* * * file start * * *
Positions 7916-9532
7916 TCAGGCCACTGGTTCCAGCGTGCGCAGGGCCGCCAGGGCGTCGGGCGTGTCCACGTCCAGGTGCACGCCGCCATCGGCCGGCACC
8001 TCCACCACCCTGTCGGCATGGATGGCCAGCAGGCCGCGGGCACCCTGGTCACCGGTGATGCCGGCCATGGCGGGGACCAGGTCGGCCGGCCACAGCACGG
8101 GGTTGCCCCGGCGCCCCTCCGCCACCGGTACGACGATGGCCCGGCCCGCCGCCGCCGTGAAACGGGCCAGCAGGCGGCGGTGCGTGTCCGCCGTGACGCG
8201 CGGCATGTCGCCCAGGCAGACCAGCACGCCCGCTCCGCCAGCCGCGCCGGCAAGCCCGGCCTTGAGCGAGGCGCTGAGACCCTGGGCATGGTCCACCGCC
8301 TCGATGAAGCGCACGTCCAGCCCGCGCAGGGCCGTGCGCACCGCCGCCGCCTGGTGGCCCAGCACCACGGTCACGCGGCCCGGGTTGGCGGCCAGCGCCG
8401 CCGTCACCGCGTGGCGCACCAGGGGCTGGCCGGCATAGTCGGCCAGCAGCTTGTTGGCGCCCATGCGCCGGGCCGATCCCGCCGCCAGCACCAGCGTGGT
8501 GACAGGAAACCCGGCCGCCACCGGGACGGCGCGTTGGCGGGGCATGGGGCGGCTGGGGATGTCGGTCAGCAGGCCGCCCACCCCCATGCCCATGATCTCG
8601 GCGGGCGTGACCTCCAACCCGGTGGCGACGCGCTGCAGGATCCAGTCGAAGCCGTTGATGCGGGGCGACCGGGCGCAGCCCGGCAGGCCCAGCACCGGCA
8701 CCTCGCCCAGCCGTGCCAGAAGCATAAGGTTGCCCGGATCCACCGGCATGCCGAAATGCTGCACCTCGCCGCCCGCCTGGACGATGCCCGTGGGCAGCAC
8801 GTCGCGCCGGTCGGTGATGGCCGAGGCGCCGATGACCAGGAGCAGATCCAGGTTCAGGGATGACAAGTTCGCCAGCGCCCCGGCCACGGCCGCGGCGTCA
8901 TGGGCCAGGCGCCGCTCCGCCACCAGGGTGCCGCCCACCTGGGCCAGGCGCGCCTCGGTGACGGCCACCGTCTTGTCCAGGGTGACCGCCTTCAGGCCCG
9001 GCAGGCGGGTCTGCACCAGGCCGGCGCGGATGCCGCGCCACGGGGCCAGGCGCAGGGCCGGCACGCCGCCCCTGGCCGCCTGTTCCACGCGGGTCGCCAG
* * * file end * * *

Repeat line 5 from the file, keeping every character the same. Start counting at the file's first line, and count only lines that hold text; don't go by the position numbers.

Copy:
8201 CGGCATGTCGCCCAGGCAGACCAGCACGCCCGCTCCGCCAGCCGCGCCGGCAAGCCCGGCCTTGAGCGAGGCGCTGAGACCCTGGGCATGGTCCACCGCC